Stephen Miller Jabs Back at NYT Reporter: About Time We Had Compassion for American Workers

immigration
MICHELLE MOONS
Washington, D.C.

WASHINGTON, D.C. — Senior White House Advisor Stephen Miller fought back against New York Times reporter Glenn Thrush at Wednesday’s White House press briefing over a new Trump-backed legal immigration reform bill entitled the RAISE Act.

Thrush challenged Miller on the assertion that there is a connection between low skilled immigration and loss of American jobs. “There have been a lot of studies out there that don’t show a correlation between low skilled immigration and the loss of jobs for native workers,” said Thrush, who called on Miller to cite “one or two studies with specific numbers that prove the correlation between those two things, because your entire policy is based on that.”

Thrush then accused the administration of pushing infrastructure out of the way for immigration, stating that he had “sources” that have claimed that is the case.

Miller responded that “isn’t true.”

Miller then addressed Thrush’s first request by citing several studies from individuals including: George Borjas on the Mariel boatlift, Peter Kirsanow of the U.S. Civil Rights Commission, and Steve Camarota of the U.S. Center for Immigration studies.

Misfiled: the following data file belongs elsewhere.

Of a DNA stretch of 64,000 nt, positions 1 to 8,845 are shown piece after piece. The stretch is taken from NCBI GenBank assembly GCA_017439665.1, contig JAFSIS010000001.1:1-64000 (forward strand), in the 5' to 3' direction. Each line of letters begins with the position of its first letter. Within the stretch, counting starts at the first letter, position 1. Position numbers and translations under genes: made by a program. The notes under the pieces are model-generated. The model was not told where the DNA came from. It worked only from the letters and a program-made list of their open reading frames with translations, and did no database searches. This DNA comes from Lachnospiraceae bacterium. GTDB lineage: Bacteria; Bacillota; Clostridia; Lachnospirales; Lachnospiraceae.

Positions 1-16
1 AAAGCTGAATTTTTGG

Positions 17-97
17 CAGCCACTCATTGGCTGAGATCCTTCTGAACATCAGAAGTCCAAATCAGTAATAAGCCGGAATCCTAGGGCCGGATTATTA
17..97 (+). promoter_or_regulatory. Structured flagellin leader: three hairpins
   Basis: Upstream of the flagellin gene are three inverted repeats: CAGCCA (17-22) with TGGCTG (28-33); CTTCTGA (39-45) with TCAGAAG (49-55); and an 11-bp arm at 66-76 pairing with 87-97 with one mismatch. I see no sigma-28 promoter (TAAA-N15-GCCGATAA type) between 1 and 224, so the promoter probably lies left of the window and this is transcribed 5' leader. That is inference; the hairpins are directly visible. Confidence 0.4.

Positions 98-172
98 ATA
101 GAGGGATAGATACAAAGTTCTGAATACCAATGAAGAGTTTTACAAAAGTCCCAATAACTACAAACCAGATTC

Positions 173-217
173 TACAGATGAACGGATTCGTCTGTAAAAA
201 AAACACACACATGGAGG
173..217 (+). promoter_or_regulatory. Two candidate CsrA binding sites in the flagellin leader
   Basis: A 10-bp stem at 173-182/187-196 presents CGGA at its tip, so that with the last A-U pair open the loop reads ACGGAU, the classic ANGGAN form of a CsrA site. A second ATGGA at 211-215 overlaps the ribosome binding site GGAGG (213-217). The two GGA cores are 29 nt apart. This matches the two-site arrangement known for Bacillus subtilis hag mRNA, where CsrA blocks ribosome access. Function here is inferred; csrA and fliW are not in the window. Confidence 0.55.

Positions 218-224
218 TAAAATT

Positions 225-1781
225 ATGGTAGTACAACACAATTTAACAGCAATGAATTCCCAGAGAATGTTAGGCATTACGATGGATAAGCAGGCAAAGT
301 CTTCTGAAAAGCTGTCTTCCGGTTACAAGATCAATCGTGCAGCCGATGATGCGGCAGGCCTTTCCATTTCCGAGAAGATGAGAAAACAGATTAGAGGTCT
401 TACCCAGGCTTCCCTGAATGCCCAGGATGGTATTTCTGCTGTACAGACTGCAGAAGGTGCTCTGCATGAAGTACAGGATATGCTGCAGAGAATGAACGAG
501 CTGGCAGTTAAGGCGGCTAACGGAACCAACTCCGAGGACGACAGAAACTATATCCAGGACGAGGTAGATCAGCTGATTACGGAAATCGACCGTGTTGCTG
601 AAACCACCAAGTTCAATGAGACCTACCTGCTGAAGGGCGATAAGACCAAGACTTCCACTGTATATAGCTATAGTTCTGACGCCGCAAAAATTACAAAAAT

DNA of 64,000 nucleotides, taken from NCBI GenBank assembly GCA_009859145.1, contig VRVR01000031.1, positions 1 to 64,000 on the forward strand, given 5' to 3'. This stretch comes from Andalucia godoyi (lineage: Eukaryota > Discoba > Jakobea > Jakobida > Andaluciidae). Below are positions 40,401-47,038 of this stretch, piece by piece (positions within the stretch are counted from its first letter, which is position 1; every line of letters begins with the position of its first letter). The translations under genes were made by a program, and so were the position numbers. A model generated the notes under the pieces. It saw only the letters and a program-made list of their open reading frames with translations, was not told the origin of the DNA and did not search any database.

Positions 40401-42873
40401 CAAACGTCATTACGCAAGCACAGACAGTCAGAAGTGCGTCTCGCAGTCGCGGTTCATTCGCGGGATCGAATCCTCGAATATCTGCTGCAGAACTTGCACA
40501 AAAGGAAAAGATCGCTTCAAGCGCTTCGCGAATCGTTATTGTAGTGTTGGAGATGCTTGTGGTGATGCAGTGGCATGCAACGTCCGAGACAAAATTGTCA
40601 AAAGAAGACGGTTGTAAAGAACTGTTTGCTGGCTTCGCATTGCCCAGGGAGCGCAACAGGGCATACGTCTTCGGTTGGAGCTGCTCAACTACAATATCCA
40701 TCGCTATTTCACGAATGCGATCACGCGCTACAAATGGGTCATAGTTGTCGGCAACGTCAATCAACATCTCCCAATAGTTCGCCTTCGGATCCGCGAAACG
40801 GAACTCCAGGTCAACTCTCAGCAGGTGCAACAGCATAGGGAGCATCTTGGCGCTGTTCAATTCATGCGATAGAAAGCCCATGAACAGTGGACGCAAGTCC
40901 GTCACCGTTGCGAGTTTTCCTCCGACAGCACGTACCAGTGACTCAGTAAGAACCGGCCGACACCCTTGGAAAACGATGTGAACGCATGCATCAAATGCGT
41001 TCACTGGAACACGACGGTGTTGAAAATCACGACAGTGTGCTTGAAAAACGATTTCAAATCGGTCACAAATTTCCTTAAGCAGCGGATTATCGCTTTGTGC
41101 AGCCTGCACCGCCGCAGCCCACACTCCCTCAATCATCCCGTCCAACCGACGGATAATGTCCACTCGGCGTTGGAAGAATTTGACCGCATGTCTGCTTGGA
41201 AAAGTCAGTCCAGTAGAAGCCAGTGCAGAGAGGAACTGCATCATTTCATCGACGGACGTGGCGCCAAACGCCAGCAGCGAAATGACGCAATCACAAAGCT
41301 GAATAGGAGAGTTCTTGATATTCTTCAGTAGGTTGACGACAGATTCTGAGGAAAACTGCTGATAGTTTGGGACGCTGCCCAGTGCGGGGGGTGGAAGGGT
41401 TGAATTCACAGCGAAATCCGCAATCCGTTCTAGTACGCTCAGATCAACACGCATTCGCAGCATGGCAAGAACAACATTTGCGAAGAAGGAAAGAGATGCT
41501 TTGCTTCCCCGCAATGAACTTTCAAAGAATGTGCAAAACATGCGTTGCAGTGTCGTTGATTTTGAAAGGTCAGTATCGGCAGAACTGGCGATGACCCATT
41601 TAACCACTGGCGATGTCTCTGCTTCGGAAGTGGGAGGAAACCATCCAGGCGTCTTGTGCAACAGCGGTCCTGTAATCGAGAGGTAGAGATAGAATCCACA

As Thrush came back citing a study from the National Academies of Science, Engineering and Medicine, Miller replied citing data from that study that said mass immigration may cost close to $300 billion dollars a year.

Thrush soon pushed back against Miller’s suggestion that common sense be used with the retort, “I’m not asking for common sense, I’m asking for statistics.”

“Maybe it’s about time that we had compassion, Glenn, for American workers. President Trump has met with American workers who have been replaced by foreign workers,” said Miller. “Ask them how this has affected their lives.”

The two bounced back and forth before Miller said, “If you look at the premise, Glenn, of bringing in low-skilled labor, it’s based on the idea of labor shortage for lower skilled jobs. There isn’t.”

Miller pointed to a record high number of working age persons in the United States who aren’t currently working. “Almost one in four Americans between the ages of 25 and 54 aren’t even employed.” He then cited a statistic that one in five African American males without a high school diploma “has plummeted some 40 percentage points since the mass wave of unskilled migration began.”

Miller stated that it is common sense that some companies want to bring in more unskilled labor “because they know that it drives down wages and reduces labor cost.” He said the question to the government is rather, “To whom is our duty?” He answered his own question, “Our duty is to U.S. citizens and U.S. workers to promote rising wages for them.”

“If low-skilled immigration was an unalloyed good for the economy then why have we been growing at 1.5 percent for the last 17 years at a time of unprecedented new low wage arrivals? It’s just, the facts speak for themselves,” said Miller. He then said having ultra-high skilled workers at the back of the line makes no sense in 2017.

Follow Michelle Moons on Twitter @MichelleDiana 

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